Tell us what’s happening:
Describe your issue in detail here.

``````  **Your code so far**
``````
``````
function zeroArray(m, n) {
// Creates a 2-D array with m rows and n columns of zeroes
let newArray = [];
let row = [];
for (let i = 0; i < m; i++) {
// Adds the m-th row into newArray

for (let j = 0; j < n; j++) {
// Pushes n zeroes into the current row to create the columns
row.push(0);
}
// Pushes the current row, which now has n zeroes in it, to the array
newArray.push(row);
}
return newArray;
}

let matrix = zeroArray(3, 2);
console.log(matrix);
``````
``````  **Your browser information:**
``````

User Agent is: `Mozilla/5.0 (Windows NT 10.0; Win64; x64) AppleWebKit/537.36 (KHTML, like Gecko) Chrome/91.0.4472.114 Safari/537.36`

Challenge: Use Caution When Reinitializing Variables Inside a Loop

`row` variable needs to be reinitialized during each iteration of the outer loop. Your `row[]` array is not getting reset after each iteration here. Therefore, you will not get the expected output.

1 Like

When you start working on a problem, the first thing is to look at the input and the output of the function that you are supposed to write.

In this case:
Your input is 2 variables namely m and n and for a test case suppose

``````let  m = 3;
let  n = 2
``````

The output that you are going to generate is 2 dimensional array which we can call result.

``````return result
``````

The problem asked you to create a 2 dimensional array with m rows and n columns.

which roughly translates to

For each m you need to do n times of something.

Now to implement this in js we need to use a nested for loop

``````for( let i = 0; i < m;  i++){
//do something for each m

for(let j = 0; j < n; j++){
//do something for each n

}
}
``````

the outer loop will help us create our rows and the inner loop will help us put data into our rows.

Now, inside the outer loop, we create an array which acts as our row and on each iteration of the inner loop we push some data, in this case 0 onto it.

``````  let row =[]
for (let j = 0; j < n; j++) {
row.push(0);
}
``````

after it’s done iterating n number of times and has created the row variable which contains n number of zeros. Which in the case of our test case would be

``````[0, 0]
``````

the control will go back to the outer loop and the row variable is pushed onto the result array. after which the value of the result variable would be

``````[[0, 0]]
``````

this process is repeated m number of times. hence the sentence

For each m you need to do n times of something.

and after each iteration of the outer loop, this row variable is reset to an empty array. and finally we can return the result array as the output.

``````  result.push(row);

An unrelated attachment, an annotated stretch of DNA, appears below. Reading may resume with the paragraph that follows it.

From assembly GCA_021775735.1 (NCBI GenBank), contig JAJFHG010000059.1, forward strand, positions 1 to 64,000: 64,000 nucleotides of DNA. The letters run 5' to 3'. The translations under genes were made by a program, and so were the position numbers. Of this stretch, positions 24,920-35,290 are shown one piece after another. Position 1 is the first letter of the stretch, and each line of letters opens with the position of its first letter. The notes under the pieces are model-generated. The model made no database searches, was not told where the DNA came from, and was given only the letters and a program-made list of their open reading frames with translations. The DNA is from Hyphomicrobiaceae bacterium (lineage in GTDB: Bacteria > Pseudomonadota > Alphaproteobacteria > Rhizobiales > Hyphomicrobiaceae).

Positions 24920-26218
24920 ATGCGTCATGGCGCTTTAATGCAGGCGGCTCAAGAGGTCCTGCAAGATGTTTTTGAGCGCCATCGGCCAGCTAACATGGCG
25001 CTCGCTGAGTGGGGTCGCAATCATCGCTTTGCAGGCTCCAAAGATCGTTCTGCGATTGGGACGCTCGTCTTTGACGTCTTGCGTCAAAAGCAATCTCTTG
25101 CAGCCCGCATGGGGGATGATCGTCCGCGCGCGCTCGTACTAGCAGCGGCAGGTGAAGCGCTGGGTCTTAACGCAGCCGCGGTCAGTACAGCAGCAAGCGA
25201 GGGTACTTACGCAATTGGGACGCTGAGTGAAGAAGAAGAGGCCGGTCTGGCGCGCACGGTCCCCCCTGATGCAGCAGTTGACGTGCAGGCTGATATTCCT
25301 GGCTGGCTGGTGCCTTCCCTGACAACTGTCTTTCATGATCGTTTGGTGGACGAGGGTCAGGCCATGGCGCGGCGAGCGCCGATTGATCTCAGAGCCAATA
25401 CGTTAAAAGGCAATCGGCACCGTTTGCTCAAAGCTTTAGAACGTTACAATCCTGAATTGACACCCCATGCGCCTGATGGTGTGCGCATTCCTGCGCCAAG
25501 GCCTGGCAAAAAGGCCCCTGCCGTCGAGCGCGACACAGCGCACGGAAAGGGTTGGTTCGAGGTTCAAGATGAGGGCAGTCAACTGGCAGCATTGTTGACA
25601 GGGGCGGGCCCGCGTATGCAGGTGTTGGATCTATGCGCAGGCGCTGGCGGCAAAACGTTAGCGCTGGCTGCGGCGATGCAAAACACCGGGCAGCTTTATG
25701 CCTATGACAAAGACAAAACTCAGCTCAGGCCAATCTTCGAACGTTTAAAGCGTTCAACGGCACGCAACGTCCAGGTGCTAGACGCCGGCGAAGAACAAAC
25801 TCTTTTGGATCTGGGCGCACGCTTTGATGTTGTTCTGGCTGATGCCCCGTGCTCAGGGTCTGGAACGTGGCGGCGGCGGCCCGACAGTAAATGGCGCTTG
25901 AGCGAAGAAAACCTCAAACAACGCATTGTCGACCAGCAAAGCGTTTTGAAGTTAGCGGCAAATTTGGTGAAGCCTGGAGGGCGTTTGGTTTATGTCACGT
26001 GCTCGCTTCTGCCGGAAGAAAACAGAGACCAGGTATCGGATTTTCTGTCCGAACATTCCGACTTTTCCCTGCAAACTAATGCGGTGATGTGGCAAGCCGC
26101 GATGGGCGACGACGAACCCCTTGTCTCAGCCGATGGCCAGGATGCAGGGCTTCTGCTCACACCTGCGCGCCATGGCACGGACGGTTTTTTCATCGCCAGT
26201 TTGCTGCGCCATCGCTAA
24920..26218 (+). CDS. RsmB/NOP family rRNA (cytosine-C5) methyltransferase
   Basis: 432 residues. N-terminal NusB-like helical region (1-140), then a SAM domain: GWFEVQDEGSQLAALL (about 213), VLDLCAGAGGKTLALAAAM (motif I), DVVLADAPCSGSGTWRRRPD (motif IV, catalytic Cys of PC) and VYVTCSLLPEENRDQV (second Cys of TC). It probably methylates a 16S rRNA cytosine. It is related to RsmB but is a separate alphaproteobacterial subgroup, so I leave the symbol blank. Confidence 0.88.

``````

and the result array would be

``````[ [ 0, 0 ], [ 0, 0 ], [ 0, 0 ] ]
``````

I got the idea of i and j here.But i am still confused that why output difffers when we define row= before the for loop and when we define row= just after outer loop.
We get correct answer after we declare row = just after outer looop

Hi,

the above explanations look great but to smoothen the rollercoaster a little:
i console.log everything(before, after in between… it’s the only way i can make sure there’s no evil spirit messing with my code (and i always come to believe in him) and i set up break points so i can step through the code and see exactly what happens. this means you copy the code into a local editor inside an html file and use your dev tools inside a browser.

I would be lost without breakpoints.

greets,
Karin

the empty array outside the for loops create the outer array which is supposed to hold your rows.

this array holds individual values inside each row.

the empty array inside the outer loop is reset after each iteration which means unless you have some place to store those values, there’s no point in doing this exercise as it would just reset thats why we need the array before the outer loop.

The problem is the row is not cleared on each loop.

Try to see the flow below. This is not real code, imagine I wrote that on notepad while following the flow of the code:

``````newArray = []
row = []
row = [0]
row = [0, 0]
newArray = [[0,0]] // we put the row inside newArray

row = [0,0,0] // oh no! we didnt put the row empty again!
row = [0,0,0, 0]
newArray = [[0,0,0,0], [0,0,0,0]] // add row

row=[0,0,0,0,0]
row=[0,0,0,0,0,0]
newArray =[[0,0,0,0,0,0], [0,0,0,0,0,0], [0,0,0,0,0,0]]
``````

Now if you put the row back to every time, you are clearing the previous reference:

``````newArray = []
row = []
row = [0]
row = [0, 0]
newArray = [[0,0]] // we put the row inside newArray

row=[] // we clear the row!
row = [0]
row = [0, 0]
newArray = [[0,0, [0,0]]  // we add the row

row=[] // we clear the row!
row = [0]
row = [0, 0]
newArray = [[0,0, [0,0], [0,0]]  // we add the row
``````

Try to go through the code and see what is happening at each step. You may need to think about it a bit.

I solved the problem in a different way because loops inside of loops tend to be hard to read and tend to be slow. This is what I did:

``````function zeroArray(m, n) {
// Creates a 2-D array with m rows and n columns of zeroes
let newArray = [];
let row = [];

for (let j = 0; j < n; j++) {
// Pushes n zeroes into the current row to create the columns
row.push(0);
}

for (let i = 0; i < m; i++) {
// Adds the m-th row into newArray
// Pushes the current row, which now has n zeroes in it, to the array
newArray.push(row);
}
return newArray;
}

let matrix = zeroArray(3, 2);
console.log(matrix);
``````

Hope this helps

2 Likes

Thank you @arturcarvalho you really simplified the loops and i got this.
I should think like you to solve a problem through various ways like you just did and it is much simple to understand.
Have a great day!

1 Like